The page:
History has shown that organizing sport governments, sponsors, and athletes will bend and break the rules unless free and disinterested journalists are willing to investigate and hold feet to the fire. The BBC/Propublica expose on the Salazar group and the steady journalistic pressure that led to the IAAF ban on Russia are topical examples. As journalists’ income continues to switch toward a contract labor model (goodbye, Running Times; hello, Medium), we can at least signal our continual interest in the sport by supporting local running journalists. Need a place to start? Sign up for Mario Fraioli’s Morning Shakeout for good (and quick) takes on the world of running.

7) Lance provides an opportunity for a conversation. 
 How do we police cheating? Is it a cultural problem? An organizational issue? Funding issue? Do we even care? We should stay civil, even in disagreement, even on the Internet. If Lance would like to run the MUT stuff, I would love to ask him (or hear him be asked) hard questions about doping at a forum at SFRC or Sports Basement or Transports or on UltraRunnerPodcast.

Anyway. Just some quick thoughts. Lance reveals big problems that require sustained and laborious effort… but I also need to finish my dissertation.  Cheers and see you on the trails.

Friday, August 7, 2015

Hitler Loses His CRs on Strava

I am about five years late in making a Downfall (Der Untergang) parody video. Hah, I definitely missed the moment for this meme, but I was inspired to make one during a lunch break this week. I had a lot of fun subtitling this and hope you enjoy, especially if you like Strava and running in the California Bay Area, as I do. The real movie is fantastic and worth watching.


My apologies for a couple typos in the subtitles. Mea culpa.

Tuesday, January 20, 2015

Does running hurt your knees?

When people ask me whether running will hurt my knees, I usually think:  




or...




or...




or...




 or...




or...




 or...




or...




or...




or...




or... 




or... 




or...




or...




No.   I don't think that running will hurt my knees.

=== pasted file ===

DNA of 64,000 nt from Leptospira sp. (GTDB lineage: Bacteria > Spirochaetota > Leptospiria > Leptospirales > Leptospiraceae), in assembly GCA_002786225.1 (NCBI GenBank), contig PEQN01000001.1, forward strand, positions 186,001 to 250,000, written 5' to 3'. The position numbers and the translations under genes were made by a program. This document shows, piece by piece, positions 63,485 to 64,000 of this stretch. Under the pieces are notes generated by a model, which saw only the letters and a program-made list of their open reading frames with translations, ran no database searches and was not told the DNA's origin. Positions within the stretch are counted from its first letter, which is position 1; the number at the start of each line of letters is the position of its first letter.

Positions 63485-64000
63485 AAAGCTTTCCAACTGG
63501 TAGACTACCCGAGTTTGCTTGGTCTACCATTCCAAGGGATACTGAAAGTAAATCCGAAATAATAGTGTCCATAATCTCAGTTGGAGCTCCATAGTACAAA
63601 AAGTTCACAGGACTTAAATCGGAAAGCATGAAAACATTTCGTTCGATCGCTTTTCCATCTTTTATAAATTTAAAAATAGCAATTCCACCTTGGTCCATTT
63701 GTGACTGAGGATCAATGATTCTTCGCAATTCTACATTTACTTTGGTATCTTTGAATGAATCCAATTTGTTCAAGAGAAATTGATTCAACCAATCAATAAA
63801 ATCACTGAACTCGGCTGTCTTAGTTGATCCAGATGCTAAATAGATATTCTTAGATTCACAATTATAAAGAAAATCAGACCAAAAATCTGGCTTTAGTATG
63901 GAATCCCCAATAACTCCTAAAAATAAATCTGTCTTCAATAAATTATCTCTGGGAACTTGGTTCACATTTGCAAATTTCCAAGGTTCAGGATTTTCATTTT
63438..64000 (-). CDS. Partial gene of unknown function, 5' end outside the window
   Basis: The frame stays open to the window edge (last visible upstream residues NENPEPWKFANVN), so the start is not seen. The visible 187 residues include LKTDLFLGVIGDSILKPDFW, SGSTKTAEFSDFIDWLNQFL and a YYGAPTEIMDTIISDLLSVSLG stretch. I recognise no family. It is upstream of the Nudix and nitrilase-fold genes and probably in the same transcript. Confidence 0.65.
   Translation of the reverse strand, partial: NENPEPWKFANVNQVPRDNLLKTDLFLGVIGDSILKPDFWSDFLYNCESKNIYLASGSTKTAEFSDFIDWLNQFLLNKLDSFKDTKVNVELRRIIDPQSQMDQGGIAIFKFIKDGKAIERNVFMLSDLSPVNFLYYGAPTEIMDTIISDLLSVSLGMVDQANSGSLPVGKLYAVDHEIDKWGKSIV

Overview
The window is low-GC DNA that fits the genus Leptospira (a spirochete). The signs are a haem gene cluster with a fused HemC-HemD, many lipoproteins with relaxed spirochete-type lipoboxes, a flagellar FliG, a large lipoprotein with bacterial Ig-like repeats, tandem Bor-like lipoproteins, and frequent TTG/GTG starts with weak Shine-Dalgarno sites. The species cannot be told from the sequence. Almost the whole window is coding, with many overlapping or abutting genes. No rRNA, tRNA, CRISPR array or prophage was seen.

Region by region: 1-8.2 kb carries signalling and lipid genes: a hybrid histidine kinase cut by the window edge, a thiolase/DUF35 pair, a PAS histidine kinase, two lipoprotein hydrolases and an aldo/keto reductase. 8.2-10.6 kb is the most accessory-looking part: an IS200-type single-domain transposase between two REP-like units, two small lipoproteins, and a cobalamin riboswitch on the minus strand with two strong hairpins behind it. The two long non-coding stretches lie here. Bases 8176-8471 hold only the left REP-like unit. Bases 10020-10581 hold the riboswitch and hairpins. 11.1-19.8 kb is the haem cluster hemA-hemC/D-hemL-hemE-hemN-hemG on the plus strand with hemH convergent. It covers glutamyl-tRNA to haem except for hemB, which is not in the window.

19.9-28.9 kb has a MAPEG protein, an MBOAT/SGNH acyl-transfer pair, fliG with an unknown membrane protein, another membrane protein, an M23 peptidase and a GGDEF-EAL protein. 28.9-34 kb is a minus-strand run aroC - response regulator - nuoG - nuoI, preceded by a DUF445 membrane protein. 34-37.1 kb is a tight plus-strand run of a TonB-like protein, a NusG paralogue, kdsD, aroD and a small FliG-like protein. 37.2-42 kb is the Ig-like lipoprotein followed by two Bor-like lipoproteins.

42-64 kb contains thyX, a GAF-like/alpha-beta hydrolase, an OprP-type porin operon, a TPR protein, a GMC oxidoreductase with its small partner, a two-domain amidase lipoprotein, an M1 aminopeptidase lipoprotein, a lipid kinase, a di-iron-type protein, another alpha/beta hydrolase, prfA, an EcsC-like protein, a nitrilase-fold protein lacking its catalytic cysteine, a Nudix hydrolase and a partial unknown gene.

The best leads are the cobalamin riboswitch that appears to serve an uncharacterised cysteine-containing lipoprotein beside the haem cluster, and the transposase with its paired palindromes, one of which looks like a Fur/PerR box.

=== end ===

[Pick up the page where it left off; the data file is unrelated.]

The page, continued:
Monday, January 12, 2015

Strava and the Death of Solitude


Social media is endemic to our society. The endless need to cultivate an image has become embedded in our everyday routines as we exist in constant interaction, a network of connectivity that enmeshes our lives. With the rise of the 'Internet of Things' this network is penetrating ever deeper expanding ever wider into our activities. This includes running. The rise of GPS devices was a game changer for outdoor activities. Given the metricized nature of running, a sport that exists through the quantification of time, distance, and space, the allure of GPS was inevitable.

Strava has been the most successful attempt at integrating social networking with GPS data. There were early attempts. Nike had/has its Plus system. The Apple app store is filled with competitors. Every device manufacturer has its own in-house network. But, Strava's system is pretty exemplary. You can upload your activities, look at other people’s training runs, give and receive encouragement, and most importantly, compare your efforts to those of others.


Originally popular with cyclists, those wheeled custodians of disposable income, it has become increasingly popular with runners, particularly on the west coast. The website and mobile app have the sleek gloss of venture capital. The site is well managed with very few bugs.   The site is visually appealing and populated with professional athletes. Their marketing department is talented: users who raced the 2013 Boston Marathon were sent a neat care package before the race. As social networks become more ubiquitous and ever larger, Strava is part of the growing 'niche' networks, sites designed for specific communities of shared interests.